When you are impetuous and say something offhanded, you could overstep the mark with someone and need to apologize. Take time to think through your response before you offer your opinion, particularly if it is unsolicited. What you think is fine and dandy could be unacceptable to someone else, so tread carefully. — Somebody’s horoscope in the April 22 Daily News.
Talking about political corruption in a previous post, I cited a New Yorker article about a Russian muckraker. The article, by Julia Ioffe, described how Russian Big Business and apparatchik politics feed other.
I said, “Our politicians are seraphs compared to Russian politicos.”
So dumb. I was sequentially brought to task by:
- Russ Feingold.
- Jeff Toobin.
- Eric Lichtblau.
- My brother.
I need to apologize. Not only can U.S. politicians be just as corrupt as their Russian counterparts, the Supreme Court has actually legalized such corruption via the infamous Citizens United decision.
And just in case we missed the Supreme point, apparently they’re going to reinforce their rotten opinion with upcoming decisions.
Wanna buy a pol?
Here’s what I got from Russ Feingold:
News leaked this week: the White House is considering an executive order that would require more disclosure from corporate forces trying to influence our democracy.
It’s the definition of corruption for companies to try to win government contracts by influencing our elections. Even the appearance of corruption undermines our democratic institutions and representative government.
We know that as progressives, and the president knows that too. And since Congress has failed to close a gaping loophole that would allow precisely that type of corruption, the president is considering an executive order that would require government contractors to disclose their contributions to groups who get involved in elections.
We need to make sure this proposal actually happens, because corporate lobbyists are lining up against the president’s plan.
Right now, corporate-backed groups are planning to attack the president — and force him to drop any plan to require more disclosure. We know these lobbyists play tough — they’ve stalled this kind of action in Congress for years.
Feingold reminds me that what one courageous Russian muckraker is trying, via Russian courts, to do—get disclosure about certain murky corporate “donations”—is the opposite of what is happening here, where the highest U.S. court has virtually sealed the lips on disclosure of similar corporate “donations.”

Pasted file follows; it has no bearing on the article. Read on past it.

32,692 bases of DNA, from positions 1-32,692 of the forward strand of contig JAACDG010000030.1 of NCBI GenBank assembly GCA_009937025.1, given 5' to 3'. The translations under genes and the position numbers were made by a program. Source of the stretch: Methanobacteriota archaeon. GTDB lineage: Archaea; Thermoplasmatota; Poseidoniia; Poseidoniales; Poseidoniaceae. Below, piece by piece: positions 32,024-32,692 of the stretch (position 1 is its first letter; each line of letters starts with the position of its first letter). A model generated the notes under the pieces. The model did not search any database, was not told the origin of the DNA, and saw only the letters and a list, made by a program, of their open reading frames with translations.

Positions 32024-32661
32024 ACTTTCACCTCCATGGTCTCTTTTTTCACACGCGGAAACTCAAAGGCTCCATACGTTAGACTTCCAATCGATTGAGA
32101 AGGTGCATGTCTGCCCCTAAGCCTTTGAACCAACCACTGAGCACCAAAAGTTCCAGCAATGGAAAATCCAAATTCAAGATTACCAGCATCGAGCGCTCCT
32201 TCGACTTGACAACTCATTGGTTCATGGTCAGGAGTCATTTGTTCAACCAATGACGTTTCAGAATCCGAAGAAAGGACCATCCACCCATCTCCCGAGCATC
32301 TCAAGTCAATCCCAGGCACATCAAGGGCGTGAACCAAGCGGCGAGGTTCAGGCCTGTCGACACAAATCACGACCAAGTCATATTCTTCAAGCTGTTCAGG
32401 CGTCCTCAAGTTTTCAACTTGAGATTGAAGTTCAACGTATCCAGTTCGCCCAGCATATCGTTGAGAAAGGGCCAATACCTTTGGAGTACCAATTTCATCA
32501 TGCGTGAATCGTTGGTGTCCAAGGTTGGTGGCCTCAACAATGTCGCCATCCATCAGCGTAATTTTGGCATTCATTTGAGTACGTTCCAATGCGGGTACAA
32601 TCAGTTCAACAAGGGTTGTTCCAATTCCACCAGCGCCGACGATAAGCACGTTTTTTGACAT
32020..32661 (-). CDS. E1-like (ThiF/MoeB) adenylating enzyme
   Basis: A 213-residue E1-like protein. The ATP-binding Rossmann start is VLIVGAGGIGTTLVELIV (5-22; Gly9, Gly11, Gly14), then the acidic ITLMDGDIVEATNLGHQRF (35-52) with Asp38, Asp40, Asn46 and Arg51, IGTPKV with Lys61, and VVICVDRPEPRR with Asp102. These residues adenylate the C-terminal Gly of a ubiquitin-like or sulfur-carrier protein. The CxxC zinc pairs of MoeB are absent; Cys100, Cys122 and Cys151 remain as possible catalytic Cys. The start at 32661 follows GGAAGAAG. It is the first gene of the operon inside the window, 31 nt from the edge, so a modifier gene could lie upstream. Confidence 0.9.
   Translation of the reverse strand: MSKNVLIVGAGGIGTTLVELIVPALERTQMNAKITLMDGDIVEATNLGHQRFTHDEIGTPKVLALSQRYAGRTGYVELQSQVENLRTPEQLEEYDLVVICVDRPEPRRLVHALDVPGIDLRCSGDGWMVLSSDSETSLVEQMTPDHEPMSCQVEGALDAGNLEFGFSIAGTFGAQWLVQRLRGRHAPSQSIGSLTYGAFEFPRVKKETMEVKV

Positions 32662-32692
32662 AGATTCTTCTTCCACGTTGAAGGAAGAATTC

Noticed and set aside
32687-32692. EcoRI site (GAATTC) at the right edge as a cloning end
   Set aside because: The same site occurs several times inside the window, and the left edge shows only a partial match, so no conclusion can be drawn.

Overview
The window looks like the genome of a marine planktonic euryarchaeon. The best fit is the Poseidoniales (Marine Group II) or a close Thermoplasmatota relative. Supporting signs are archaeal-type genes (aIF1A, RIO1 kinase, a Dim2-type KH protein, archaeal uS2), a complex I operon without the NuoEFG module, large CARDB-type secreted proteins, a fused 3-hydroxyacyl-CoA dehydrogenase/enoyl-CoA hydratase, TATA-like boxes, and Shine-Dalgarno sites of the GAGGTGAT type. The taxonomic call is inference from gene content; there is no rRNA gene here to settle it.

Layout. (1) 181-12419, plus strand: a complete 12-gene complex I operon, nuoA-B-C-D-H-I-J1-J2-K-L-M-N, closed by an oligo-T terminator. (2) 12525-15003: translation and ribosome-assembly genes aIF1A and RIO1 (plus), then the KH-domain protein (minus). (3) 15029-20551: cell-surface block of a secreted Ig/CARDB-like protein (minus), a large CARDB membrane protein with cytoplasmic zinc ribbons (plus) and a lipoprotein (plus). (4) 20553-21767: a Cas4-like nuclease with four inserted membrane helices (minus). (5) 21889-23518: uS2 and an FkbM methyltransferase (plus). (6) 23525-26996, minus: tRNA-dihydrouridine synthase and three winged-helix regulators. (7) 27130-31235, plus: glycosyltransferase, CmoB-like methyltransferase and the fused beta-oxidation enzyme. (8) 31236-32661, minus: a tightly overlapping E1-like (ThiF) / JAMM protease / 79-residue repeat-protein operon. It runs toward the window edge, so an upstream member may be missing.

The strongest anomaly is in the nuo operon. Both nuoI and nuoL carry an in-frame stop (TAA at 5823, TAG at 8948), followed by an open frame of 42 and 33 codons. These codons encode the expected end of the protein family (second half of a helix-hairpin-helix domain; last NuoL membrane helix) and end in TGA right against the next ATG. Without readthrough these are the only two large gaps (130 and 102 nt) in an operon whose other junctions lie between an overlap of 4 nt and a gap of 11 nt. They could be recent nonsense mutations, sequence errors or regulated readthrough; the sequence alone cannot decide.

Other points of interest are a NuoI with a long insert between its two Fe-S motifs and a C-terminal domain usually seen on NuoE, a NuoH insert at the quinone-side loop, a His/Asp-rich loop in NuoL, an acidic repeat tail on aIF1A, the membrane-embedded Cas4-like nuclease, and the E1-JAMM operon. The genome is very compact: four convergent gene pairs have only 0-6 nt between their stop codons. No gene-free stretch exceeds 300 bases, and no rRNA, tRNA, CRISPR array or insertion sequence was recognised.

And Jeffrey Toobin, in the April 11 New Yorker, wrote “Money Talks,” about the Supreme Court oral argument in Arizona’s Citizens Clean Elections Act, “a law that attempts to do a little something about campaigns in which one candidate has a great deal more money than the others.”
The implications of the Court’s approach are now becoming more clear. In the Citizens United case, the majority decreed…that corporations and other organizations could bypass the old limits by giving unlimited amounts not to candidates but to nominally independent groups that support them. (Corporations, of course, traditionally give more to Republicans.) But the logic of the decision…suggests that in the future the Court will allow corporations to skip the third parties and give money directly to the candidates. It also implies that any limit on the size of contributions, by individuals or corporations, may not be held to be unconstitutional. The Court did suggest that requirements calling for the public disclosure of contributions might pass constitutional muster, but Congress shows no inclination to enact any such rules …
So the vulgar truth about Citizens United, the doomed Arizona law, and related future cases remains: the five Justices appointed by Republicans are thrashing the four appointed by Democrats–to the enormous advantage of the G.O.P. Coincidence? You be the judge.
We U.S. citizens need a muckraker. And maybe someone should investigate the personal finances of the Supreme Five.
Here’s Eric Lichtblau’s heading in the April 22 New York Times: Democrats Sue to Force U.S Election Agency to Reveal Political Donations.
And my brother just gave me articulated hell.
So I am sorry … less for my half-thought-through opinion than for our current Supreme Court. I, at least, know how to apologize.